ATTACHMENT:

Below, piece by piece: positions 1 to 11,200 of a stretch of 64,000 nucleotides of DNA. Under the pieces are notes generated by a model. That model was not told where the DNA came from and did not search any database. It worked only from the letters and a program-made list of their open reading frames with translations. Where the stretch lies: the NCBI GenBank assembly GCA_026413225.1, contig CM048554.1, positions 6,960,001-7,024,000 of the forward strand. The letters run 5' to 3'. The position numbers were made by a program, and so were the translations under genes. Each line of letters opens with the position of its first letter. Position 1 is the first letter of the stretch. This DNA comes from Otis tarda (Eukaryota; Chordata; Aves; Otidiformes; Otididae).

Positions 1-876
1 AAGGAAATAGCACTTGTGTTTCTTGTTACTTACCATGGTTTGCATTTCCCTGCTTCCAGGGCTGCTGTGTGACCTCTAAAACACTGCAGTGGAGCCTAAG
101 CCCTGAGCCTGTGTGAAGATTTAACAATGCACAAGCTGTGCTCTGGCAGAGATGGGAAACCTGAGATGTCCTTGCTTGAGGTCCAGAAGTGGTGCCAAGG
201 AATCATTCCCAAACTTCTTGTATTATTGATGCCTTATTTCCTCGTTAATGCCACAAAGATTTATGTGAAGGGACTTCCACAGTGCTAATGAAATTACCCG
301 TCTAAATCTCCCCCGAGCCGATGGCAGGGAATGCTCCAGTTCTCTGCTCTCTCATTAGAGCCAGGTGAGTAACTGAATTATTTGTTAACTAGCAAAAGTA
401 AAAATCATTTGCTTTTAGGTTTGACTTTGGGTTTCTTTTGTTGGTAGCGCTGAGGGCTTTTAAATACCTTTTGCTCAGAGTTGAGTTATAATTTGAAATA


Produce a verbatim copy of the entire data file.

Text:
Below, piece by piece: positions 1 to 11,200 of a stretch of 64,000 nucleotides of DNA. Under the pieces are notes generated by a model. That model was not told where the DNA came from and did not search any database. It worked only from the letters and a program-made list of their open reading frames with translations. Where the stretch lies: the NCBI GenBank assembly GCA_026413225.1, contig CM048554.1, positions 6,960,001-7,024,000 of the forward strand. The letters run 5' to 3'. The position numbers were made by a program, and so were the translations under genes. Each line of letters opens with the position of its first letter. Position 1 is the first letter of the stretch. This DNA comes from Otis tarda (Eukaryota; Chordata; Aves; Otidiformes; Otididae).

Positions 1-876
1 AAGGAAATAGCACTTGTGTTTCTTGTTACTTACCATGGTTTGCATTTCCCTGCTTCCAGGGCTGCTGTGTGACCTCTAAAACACTGCAGTGGAGCCTAAG
101 CCCTGAGCCTGTGTGAAGATTTAACAATGCACAAGCTGTGCTCTGGCAGAGATGGGAAACCTGAGATGTCCTTGCTTGAGGTCCAGAAGTGGTGCCAAGG
201 AATCATTCCCAAACTTCTTGTATTATTGATGCCTTATTTCCTCGTTAATGCCACAAAGATTTATGTGAAGGGACTTCCACAGTGCTAATGAAATTACCCG
301 TCTAAATCTCCCCCGAGCCGATGGCAGGGAATGCTCCAGTTCTCTGCTCTCTCATTAGAGCCAGGTGAGTAACTGAATTATTTGTTAACTAGCAAAAGTA
401 AAAATCATTTGCTTTTAGGTTTGACTTTGGGTTTCTTTTGTTGGTAGCGCTGAGGGCTTTTAAATACCTTTTGCTCAGAGTTGAGTTATAATTTGAAATA